Studies of tumor immunology will gain from coculture of tumor organoids and peripheral blood cells.
It is common these days to cite the lack of an immune component as a limiting factor in organoid culture. A recent study from the group of Emile Voest at the Netherlands Cancer Institute shows a different situation for organoids derived from human cancer tissue. The scientists demonstrate that tumor organoids—3D in vitro–cultured primary tumor cells that resemble the in vivo tumor—can recruit tumor-specific T cells from peripheral blood.
The exciting field of immunotherapy, in which autologous ex vivo–expanded T cells are used to treat cancer, must contend with the fact that many people do not respond well to the therapy. The reasons for this are many and complex; models are needed to study tumor–immune interaction.
In their recent work, Voest and colleagues built such a model for epithelial cancers. Using cells from people with colorectal cancer and non-small-cell lung cancer, they established tumor organoids and then used those cultures (with appropriate adjuvants) to stimulate peripheral blood lymphocytes from the same patients. After two weeks, the scientists reported an expansion of CD8+ tumor-reactive T cell populations in about 30% of cases. The coculture model can both expand existing pools of tumor-responsive T cells and amplify clones that were undetectable before stimulation. In a subset of cases, Voest and colleagues tested the specificity of the CD8+ T cells, and found that most were activated in response to tumor but not normal organoids. Finally, in short-term (three-day) functional studies, they found that recruited CD8+ T cells reduce the survival of tumor, but not healthy, organoids; this effect can be blocked by antibodies to the major histocompatibility complex.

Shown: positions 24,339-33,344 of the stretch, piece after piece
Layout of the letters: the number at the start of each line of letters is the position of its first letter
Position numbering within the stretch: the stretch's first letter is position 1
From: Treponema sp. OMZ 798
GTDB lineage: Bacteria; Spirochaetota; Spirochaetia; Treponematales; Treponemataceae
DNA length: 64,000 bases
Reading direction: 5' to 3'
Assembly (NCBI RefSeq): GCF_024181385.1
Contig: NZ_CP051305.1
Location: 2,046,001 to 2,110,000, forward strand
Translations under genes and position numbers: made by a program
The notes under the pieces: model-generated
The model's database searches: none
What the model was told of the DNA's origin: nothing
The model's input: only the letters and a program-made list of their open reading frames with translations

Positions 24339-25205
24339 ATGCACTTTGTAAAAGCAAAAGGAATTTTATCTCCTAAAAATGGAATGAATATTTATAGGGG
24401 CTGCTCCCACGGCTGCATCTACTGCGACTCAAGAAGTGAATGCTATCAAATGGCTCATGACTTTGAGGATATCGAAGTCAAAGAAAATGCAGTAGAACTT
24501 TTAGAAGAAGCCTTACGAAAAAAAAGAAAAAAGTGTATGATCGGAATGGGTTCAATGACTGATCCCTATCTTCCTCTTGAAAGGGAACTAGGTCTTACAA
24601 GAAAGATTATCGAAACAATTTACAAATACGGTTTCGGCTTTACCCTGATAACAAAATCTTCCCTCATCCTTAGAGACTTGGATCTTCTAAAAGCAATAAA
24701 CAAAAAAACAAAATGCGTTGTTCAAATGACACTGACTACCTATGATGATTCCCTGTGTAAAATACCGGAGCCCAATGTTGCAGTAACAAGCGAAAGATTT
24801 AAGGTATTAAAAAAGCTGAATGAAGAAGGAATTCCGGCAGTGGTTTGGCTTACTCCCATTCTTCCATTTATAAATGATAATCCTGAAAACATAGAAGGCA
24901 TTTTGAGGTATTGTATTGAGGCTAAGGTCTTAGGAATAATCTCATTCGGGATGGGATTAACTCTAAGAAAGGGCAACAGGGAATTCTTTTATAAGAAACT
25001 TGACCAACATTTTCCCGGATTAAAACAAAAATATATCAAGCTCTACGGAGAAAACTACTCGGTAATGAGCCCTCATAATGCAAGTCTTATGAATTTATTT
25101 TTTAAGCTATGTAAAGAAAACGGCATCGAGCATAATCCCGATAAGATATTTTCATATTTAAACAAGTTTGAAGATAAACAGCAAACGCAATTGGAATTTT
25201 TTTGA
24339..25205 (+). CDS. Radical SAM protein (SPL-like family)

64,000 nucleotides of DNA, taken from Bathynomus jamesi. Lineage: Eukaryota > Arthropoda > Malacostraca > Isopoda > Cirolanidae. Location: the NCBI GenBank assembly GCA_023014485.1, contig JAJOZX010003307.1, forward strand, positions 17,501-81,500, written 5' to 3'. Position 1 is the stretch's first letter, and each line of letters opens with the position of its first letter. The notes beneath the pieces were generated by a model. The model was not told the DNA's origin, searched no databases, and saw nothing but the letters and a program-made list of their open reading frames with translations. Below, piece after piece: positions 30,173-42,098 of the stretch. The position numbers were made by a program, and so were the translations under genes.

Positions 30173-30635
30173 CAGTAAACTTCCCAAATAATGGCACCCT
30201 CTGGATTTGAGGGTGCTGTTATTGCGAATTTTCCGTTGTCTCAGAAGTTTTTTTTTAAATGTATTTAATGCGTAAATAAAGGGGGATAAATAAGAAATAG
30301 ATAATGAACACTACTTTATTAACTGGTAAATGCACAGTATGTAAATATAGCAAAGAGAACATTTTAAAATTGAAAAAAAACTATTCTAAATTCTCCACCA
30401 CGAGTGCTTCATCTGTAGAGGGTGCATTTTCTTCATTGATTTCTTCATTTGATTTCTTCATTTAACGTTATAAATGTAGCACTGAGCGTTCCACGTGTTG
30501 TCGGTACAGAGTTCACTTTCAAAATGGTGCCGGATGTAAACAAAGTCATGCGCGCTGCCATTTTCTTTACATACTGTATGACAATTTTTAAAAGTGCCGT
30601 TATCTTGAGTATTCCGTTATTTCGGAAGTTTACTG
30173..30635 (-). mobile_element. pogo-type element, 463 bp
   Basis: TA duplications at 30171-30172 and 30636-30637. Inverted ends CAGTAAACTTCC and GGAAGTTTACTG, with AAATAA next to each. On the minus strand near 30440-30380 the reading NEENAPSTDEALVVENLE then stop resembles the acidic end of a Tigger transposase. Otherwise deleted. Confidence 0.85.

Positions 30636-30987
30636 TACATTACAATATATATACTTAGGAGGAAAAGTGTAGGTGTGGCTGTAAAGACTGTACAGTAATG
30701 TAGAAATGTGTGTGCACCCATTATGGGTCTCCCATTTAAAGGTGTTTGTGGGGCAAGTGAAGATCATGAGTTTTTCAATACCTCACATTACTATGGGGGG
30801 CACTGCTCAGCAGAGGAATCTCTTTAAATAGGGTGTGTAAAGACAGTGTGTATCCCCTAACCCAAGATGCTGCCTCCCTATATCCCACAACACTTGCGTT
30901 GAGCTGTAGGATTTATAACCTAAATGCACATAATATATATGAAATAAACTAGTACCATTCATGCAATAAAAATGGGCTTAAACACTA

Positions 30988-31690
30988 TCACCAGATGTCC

No doubt this coculture model will be investigated as a platform for personalized medicine, as a way to either expand tumor-reactive T cells or predict or monitor a patient’s response to therapy. But it is also a promising tool for studies of tumor–immune interaction in varied cancers and genetic backgrounds, and could improve our understanding of this critical process.
Dijkstra, K. K. et al. Generation of tumor-reactive T cells by co-culture of peripheral blood lymphocytes and tumor organoids. Cell 174, 1586–1598 (2018).
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de Souza, N. A model for tumor–immune interaction. Nat Methods 15, 762 (2018). https://doi.org/10.1038/s41592-018-0165-1